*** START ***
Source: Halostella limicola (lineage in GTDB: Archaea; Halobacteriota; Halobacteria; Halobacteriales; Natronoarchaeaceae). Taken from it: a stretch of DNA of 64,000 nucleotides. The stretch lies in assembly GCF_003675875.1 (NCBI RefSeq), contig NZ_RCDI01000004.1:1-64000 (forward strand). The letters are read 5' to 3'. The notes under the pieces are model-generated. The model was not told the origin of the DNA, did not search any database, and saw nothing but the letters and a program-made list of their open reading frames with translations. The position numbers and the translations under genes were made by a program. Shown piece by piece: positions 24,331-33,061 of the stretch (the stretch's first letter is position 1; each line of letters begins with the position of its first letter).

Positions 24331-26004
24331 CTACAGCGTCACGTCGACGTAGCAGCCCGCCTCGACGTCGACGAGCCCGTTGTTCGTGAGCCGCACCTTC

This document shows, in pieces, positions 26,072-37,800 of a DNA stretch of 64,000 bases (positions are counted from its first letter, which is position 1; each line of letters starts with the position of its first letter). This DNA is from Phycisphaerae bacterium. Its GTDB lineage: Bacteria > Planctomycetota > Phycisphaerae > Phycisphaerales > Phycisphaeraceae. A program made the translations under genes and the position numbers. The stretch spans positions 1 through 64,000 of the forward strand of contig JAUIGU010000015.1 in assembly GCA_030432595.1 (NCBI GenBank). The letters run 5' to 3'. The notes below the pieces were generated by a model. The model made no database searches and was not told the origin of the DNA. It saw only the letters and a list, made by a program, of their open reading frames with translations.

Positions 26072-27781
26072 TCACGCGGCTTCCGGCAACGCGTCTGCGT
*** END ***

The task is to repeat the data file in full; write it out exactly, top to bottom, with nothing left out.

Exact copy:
Source: Halostella limicola (lineage in GTDB: Archaea; Halobacteriota; Halobacteria; Halobacteriales; Natronoarchaeaceae). Taken from it: a stretch of DNA of 64,000 nucleotides. The stretch lies in assembly GCF_003675875.1 (NCBI RefSeq), contig NZ_RCDI01000004.1:1-64000 (forward strand). The letters are read 5' to 3'. The notes under the pieces are model-generated. The model was not told the origin of the DNA, did not search any database, and saw nothing but the letters and a program-made list of their open reading frames with translations. The position numbers and the translations under genes were made by a program. Shown piece by piece: positions 24,331-33,061 of the stretch (the stretch's first letter is position 1; each line of letters begins with the position of its first letter).

Positions 24331-26004
24331 CTACAGCGTCACGTCGACGTAGCAGCCCGCCTCGACGTCGACGAGCCCGTTGTTCGTGAGCCGCACCTTC

This document shows, in pieces, positions 26,072-37,800 of a DNA stretch of 64,000 bases (positions are counted from its first letter, which is position 1; each line of letters starts with the position of its first letter). This DNA is from Phycisphaerae bacterium. Its GTDB lineage: Bacteria > Planctomycetota > Phycisphaerae > Phycisphaerales > Phycisphaeraceae. A program made the translations under genes and the position numbers. The stretch spans positions 1 through 64,000 of the forward strand of contig JAUIGU010000015.1 in assembly GCA_030432595.1 (NCBI GenBank). The letters run 5' to 3'. The notes below the pieces were generated by a model. The model made no database searches and was not told the origin of the DNA. It saw only the letters and a list, made by a program, of their open reading frames with translations.

Positions 26072-27781
26072 TCACGCGGCTTCCGGCAACGCGTCTGCGT